'American Idol' Alum's 2-Week-Old Son Tests Positive For COVID-19
‘American Idol’s’ Casey “Quigley” Goode shares her 2-week-old son’s COVID diagnosis with fans
Casey “Quigley” Goode, influencer and American Idol alum, had a baby boy named Max two weeks ago. Up until yesterday, her Instagram account was full of sweet photos of her new little guy, but her most recent update includes the scary news that the infant has tested positive for COVID-19 and is now in the hospital.
“Max tested positive for COVID-19 early Saturday am. We took him into the ER after he was running a fever in the middle of the night. We had confirmation that he was exposed from direct contact with a medical professional who had cared for him earlier in the week,” Goode writes.
The new mom continues: “This has been a total shock to us. I am currently quarantining with baby Max in the PICU. They are treating me as if I have been exposed and are likely positive as well, although I am showing no symptoms yet.”
Goode gave birth to little Max in late September and has kept her followers updated as he spent time in the NICU (he was born three weeks early and Goode had a diagnosis of cholestasis).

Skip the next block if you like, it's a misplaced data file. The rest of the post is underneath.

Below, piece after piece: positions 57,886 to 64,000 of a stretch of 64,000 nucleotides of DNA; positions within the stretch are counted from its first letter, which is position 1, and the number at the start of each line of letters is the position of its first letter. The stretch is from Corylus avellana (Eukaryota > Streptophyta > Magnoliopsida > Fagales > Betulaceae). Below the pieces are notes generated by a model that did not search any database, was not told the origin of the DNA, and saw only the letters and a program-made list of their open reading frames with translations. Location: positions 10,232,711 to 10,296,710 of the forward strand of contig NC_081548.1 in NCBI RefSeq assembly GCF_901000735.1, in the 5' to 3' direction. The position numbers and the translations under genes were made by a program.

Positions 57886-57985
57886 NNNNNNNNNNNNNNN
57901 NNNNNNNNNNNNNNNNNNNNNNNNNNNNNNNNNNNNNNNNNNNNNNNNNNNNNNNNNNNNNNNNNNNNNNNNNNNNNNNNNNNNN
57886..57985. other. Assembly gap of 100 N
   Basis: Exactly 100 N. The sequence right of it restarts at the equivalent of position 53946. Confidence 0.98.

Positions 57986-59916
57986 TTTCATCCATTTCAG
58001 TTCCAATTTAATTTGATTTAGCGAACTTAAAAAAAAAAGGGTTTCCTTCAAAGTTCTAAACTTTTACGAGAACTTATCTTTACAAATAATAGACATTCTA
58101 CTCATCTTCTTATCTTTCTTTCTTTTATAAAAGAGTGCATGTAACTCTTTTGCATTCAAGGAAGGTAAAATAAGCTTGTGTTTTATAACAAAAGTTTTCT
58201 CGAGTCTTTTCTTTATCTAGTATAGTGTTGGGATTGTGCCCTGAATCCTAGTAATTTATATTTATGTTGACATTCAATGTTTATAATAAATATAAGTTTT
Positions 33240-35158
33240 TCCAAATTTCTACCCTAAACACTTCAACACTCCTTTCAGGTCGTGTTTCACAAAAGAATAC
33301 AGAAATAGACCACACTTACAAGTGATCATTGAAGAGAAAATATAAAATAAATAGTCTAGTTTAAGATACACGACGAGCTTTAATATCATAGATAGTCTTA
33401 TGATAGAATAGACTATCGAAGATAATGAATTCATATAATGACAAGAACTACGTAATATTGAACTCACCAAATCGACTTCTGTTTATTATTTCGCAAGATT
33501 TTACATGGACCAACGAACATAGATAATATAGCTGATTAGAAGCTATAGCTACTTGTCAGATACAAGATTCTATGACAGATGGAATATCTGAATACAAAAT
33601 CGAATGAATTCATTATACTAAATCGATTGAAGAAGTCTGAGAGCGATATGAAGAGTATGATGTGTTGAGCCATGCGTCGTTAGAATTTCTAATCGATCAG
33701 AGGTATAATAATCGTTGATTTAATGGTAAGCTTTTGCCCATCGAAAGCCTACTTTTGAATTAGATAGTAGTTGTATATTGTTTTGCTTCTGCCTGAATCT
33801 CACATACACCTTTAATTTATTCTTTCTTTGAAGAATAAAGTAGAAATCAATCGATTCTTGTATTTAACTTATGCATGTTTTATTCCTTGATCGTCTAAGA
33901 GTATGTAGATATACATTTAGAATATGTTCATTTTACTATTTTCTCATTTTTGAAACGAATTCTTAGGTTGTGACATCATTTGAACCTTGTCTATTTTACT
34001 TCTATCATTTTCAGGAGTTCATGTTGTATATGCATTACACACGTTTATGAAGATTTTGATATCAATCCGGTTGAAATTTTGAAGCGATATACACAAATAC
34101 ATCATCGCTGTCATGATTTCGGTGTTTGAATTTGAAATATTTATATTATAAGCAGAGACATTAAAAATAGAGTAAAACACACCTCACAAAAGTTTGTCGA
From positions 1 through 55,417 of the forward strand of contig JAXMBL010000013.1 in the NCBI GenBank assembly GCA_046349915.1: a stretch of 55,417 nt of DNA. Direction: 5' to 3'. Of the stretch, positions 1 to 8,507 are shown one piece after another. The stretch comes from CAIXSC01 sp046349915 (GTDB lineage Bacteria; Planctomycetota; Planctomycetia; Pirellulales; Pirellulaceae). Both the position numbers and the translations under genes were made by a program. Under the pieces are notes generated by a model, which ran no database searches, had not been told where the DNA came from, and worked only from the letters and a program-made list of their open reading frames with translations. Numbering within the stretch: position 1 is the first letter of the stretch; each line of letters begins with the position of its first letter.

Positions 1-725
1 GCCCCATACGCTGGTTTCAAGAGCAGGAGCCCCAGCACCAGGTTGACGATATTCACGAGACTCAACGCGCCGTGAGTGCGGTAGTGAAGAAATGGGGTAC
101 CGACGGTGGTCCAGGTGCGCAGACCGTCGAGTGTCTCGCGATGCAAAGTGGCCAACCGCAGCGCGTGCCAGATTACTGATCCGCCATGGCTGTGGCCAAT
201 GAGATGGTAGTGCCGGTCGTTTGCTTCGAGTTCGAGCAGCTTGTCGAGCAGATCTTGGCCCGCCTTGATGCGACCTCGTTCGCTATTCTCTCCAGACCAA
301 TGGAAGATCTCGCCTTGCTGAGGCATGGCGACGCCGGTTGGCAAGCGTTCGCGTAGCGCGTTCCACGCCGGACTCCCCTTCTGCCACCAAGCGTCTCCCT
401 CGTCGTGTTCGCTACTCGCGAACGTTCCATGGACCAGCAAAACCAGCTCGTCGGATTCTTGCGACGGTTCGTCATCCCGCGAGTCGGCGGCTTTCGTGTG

It was only a week ago that the couple (she shares Max with husband Alex Goode) was allowed to take their son home after eight days in the NICU.
Alex also took to social media yesterday to share the news of his son’s diagnosis. “His fever has come down since being admitted, but he has been put on oxygen as a precaution. We are in good spirits but we could also use some positive vibes, so please keep Mad Maxi & Mama Quigley in your thoughts tonight,” he writes.
He shared in a video on Sunday that the baby might be able to come home today. “Max is doing very well. He’s on kind of oxygen as a precautionary measure. His fever’s down. They’re talking about discharging him to quarantine at home tomorrow.”
Max’s hospitalization for COVID comes after a somewhat complicated birth that left Casey unable to hold her son right away. “I labored for under 12 hours and pushed for about 30 minutes before baby’s heart rate dropped quite low wouldn’t come back up,” she wrote. “My OB got into the room and immediately had to vaccum him out. It got really scary at the end as he wasn’t crying or moving much when he came out. They took him for some tests and I only got to see him for about three seconds before he went to the NICU.”
Although COVID infections in children and babies aren’t as common as in adults, Johns Hopkins says children under age two are more likely to require hospital care while ill. As in adults, fever and cough are common symptoms in young children, who can also experience sore throat, excessive fatigue or diarrhea.